School mergers are never easy, especially when it entails trying to seamlessly fuse more than two schools into one.
In the case of the new Carisbrook School in the Caversham district of Dunedin, the challenge involves three schools, but when the task is completed, the outcome should be well worth while for both the pupils and the community.
The schools involved were all fairly small – the former Caversham, College Street and Calton Hill primary schools. In their new guise they have become Carisbrook School, but at this stage are still operating on their original three sites, which in the meantime are being termed: the main site, the Terraces site and the Heights site. But with building work scheduled to start in the latter part of this year, in 2014 they will morph in to one, located at the original Caversham School.
The merger was initiated by the Ministry of Education last year to make more cost effective use of the schools – two that each had a roll of about 150 pupils and one of about 75. One school was of the elderly wooden Nelson block design, one an older wooden single level construction, and one slightly younger, of brick. All had the familiar deficiencies of schools of that vintage – traditional square box construction, including immovable walls, shortcomings in temperature and sound control, plus being totally unsuitable for modern ICT learning.
Understandably, when the Ministry’s decision was announced, there were concerns among teaching staff and parents of pupils at each of the three schools and an expectation that the principal of the new Carisbrook School would be one of the three incumbents. However, the task of guiding the amalgamation and performance of the new Carisbrook for the foreseeable future instead went to someone new to the area – Ben Sincock, the then principal of Brockville School.
Since he took on his new position in January, he has found himself spread thinly, trying to maintain high standards across three sites while helping to plan the development of the new one. He has found there are considerable challenges.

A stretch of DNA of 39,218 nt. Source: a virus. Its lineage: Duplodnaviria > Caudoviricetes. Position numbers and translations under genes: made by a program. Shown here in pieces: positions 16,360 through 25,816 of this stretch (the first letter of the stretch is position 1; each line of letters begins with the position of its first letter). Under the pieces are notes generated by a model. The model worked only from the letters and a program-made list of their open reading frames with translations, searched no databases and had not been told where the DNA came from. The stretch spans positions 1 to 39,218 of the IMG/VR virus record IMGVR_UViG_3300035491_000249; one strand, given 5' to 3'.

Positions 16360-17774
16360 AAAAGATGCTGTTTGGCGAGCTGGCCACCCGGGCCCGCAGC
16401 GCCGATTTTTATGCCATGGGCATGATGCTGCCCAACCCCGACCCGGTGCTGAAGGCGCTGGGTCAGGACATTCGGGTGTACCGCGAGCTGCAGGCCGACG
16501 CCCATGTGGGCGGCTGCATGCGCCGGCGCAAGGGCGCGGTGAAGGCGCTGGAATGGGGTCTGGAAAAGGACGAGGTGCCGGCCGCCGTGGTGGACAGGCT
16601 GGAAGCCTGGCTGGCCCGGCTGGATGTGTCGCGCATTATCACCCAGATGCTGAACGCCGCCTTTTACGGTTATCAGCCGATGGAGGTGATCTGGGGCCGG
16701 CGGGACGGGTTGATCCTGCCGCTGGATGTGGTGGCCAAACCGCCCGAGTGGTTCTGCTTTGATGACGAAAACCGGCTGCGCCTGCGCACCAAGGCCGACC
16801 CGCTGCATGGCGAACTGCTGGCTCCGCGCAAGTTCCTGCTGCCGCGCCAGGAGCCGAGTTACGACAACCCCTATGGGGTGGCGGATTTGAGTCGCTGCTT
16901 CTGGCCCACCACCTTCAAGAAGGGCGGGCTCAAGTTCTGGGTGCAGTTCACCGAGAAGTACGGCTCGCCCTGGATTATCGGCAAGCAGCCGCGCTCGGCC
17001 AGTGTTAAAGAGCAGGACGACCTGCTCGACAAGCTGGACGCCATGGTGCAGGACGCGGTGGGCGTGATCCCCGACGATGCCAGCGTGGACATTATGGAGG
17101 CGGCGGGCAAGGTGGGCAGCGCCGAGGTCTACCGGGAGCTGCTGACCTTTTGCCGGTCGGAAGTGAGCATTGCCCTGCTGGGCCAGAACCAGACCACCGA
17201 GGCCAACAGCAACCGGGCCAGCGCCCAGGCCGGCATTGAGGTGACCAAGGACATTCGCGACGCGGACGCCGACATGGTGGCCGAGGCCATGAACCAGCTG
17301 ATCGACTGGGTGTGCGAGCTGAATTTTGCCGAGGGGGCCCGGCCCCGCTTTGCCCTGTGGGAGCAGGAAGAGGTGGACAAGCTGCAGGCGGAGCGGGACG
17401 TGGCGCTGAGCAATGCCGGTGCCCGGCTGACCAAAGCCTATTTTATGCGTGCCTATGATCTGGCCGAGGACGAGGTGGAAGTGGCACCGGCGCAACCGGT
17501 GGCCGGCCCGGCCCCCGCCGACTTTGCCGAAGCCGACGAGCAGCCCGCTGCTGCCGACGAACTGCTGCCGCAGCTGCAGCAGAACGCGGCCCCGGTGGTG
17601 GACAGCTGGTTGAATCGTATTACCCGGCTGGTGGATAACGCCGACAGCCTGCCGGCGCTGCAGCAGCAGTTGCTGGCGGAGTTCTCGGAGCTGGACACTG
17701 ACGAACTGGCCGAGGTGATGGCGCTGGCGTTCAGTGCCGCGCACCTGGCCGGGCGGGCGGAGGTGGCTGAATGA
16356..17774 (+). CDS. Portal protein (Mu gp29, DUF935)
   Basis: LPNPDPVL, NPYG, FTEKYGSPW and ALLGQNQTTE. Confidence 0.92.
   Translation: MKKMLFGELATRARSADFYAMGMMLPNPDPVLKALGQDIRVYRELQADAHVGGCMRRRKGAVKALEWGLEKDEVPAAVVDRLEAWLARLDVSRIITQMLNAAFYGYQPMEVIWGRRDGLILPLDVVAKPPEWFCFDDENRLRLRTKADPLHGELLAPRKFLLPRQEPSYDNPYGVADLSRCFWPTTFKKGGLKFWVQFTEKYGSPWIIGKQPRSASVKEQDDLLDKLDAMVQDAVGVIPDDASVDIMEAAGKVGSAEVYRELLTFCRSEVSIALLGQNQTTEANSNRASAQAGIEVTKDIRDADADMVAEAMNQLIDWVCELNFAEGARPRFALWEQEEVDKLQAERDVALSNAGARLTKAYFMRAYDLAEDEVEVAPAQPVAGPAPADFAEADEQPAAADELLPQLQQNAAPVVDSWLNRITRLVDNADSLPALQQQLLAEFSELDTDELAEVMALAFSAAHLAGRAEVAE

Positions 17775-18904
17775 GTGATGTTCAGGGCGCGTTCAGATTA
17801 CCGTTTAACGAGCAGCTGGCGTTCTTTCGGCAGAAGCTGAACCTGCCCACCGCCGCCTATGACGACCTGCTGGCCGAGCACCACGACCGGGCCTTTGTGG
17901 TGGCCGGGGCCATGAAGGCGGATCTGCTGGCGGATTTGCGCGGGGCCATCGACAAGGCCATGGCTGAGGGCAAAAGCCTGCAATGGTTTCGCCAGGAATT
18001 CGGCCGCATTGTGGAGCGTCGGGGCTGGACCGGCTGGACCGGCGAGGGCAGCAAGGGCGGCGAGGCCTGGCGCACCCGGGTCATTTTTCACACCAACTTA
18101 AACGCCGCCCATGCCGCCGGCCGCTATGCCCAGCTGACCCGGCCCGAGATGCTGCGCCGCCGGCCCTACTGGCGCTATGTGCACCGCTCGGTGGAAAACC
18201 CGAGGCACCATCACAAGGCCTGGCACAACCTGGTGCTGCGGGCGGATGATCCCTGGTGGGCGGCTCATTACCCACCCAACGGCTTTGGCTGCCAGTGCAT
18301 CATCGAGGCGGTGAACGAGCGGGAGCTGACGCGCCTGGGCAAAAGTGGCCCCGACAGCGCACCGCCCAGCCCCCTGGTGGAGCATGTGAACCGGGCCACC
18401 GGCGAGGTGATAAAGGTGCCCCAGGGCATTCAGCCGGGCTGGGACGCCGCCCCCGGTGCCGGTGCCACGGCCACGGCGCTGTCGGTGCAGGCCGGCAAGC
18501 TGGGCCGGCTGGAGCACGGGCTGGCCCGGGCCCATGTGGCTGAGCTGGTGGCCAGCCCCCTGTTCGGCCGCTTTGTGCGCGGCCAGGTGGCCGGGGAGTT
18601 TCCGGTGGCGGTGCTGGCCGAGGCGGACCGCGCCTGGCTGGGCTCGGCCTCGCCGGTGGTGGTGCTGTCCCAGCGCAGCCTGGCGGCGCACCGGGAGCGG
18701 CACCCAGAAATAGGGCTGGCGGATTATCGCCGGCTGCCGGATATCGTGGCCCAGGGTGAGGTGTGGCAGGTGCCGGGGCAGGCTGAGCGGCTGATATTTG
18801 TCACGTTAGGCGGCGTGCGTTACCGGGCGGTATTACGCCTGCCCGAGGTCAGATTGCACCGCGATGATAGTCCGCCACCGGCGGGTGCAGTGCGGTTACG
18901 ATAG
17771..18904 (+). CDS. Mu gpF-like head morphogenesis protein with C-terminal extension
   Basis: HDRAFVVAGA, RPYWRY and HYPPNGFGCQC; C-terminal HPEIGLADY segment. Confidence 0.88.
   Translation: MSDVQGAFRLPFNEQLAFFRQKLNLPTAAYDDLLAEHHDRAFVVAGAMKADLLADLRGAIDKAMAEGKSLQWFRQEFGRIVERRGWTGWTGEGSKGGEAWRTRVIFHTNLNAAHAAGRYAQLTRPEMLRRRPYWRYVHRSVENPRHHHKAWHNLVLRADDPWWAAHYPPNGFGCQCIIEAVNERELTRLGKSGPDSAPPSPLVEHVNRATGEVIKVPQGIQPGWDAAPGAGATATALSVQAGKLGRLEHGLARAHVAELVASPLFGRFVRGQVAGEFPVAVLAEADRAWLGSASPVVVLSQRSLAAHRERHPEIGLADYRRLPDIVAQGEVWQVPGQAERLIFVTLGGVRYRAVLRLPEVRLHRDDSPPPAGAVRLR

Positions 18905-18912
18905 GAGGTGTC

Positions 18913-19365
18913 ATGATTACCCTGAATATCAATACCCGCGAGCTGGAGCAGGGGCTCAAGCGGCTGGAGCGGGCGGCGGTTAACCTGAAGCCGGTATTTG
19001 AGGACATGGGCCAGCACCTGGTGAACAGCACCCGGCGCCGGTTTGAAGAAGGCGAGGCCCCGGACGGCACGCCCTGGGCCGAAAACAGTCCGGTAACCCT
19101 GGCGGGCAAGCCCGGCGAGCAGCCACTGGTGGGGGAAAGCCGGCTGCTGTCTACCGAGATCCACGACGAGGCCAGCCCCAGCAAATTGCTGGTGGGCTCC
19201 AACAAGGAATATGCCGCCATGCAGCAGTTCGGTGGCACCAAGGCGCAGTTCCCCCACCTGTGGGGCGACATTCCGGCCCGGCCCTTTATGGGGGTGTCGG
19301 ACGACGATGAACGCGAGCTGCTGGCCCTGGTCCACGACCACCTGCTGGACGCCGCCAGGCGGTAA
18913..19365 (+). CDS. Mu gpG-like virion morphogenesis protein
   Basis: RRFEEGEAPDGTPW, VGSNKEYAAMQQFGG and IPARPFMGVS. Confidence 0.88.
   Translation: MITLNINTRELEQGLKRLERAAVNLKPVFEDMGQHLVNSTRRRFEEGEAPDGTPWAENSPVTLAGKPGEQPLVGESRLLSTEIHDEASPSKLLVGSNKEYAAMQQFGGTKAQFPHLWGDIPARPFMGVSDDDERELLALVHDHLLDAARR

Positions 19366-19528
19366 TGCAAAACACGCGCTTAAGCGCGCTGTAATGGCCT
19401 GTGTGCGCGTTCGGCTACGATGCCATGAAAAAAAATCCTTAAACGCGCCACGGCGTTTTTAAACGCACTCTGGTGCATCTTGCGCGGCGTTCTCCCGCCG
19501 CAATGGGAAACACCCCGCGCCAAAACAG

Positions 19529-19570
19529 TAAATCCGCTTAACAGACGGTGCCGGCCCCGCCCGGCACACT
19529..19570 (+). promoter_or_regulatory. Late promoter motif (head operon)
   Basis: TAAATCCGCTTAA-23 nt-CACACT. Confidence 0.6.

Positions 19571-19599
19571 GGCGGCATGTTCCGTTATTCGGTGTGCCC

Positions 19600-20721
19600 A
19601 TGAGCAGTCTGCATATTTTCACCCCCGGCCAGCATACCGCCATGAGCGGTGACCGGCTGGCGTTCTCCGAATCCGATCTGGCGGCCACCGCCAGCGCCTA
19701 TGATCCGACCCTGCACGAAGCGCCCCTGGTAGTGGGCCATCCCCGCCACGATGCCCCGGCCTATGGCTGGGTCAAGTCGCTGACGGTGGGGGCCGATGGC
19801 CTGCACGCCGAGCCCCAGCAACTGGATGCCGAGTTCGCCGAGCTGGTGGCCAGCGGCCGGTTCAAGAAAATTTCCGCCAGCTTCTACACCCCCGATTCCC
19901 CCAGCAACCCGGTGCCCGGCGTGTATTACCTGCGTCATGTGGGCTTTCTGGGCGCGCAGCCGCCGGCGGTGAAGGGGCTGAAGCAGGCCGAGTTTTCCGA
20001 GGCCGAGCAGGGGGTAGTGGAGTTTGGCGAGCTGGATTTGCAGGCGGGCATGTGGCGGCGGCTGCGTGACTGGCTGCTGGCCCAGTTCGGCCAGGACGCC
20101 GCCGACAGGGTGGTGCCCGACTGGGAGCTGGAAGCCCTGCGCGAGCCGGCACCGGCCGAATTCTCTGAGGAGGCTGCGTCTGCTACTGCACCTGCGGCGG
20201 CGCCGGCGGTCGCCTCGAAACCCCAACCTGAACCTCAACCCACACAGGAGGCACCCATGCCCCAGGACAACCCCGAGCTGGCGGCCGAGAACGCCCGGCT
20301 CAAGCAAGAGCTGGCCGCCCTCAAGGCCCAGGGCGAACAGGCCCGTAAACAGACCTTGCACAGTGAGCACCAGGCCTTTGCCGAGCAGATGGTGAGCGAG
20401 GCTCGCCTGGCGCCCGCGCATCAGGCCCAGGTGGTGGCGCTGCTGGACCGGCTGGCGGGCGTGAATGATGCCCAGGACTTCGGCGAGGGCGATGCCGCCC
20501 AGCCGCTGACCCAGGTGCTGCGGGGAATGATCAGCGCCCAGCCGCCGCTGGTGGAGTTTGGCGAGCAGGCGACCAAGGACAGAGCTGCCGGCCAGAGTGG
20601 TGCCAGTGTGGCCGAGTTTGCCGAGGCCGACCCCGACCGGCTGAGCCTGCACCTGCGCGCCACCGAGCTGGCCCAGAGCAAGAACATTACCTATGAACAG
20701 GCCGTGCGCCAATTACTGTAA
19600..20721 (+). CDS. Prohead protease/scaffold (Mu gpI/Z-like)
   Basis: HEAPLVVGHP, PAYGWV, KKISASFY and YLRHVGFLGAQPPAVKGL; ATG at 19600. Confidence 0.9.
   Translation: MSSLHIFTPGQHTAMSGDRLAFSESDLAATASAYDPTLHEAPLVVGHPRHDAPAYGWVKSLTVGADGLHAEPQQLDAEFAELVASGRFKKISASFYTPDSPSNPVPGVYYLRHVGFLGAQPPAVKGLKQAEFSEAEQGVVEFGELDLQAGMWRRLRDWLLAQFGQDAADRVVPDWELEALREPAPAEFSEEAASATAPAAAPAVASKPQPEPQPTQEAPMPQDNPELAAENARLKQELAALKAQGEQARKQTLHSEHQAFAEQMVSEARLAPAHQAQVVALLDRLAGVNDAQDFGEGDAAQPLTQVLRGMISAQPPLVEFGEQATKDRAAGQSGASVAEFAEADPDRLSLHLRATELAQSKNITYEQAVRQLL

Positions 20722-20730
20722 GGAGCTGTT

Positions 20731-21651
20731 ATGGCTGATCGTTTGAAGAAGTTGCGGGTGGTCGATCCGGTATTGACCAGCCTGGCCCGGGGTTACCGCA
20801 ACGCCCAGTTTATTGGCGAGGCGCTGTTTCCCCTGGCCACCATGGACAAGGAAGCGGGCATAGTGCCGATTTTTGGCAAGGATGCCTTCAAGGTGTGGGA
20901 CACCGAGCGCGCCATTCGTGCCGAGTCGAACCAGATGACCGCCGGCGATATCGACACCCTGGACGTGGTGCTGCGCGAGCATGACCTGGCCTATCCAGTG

“There’s no question about the quality of teaching and learning for the pupils who still have the majority of their original teachers – it’s just the logistics of managing a school spread over three sites. Along with some of our specialist teachers I have to rotate around the sites, which isn’t ideal, but considering everything it’s coming together nicely.”
With regard to the new campus, the challenge is helped greatly by the fact that the Ministry had appointed Opus Architecture as the design consultant and project manager. Opus Architecture has considerable experience in bringing older schools into the modern era and Ben Sincock is happy with progress so far.
“We’ve been working really well with Opus and the Ministry with regard to getting the project underway. There’s been a lot of consultation with staff about what our needs are for creating modern learning environments.
“We’ve been very impressed with Opus. They consult and meet with us regularly. They listen to what we’re after and work around it to create options. The positive aspect of the merger is that we’re going to end up with modern learning environments – with classroom spaces that are set up to cater for pupils in the 21st Century.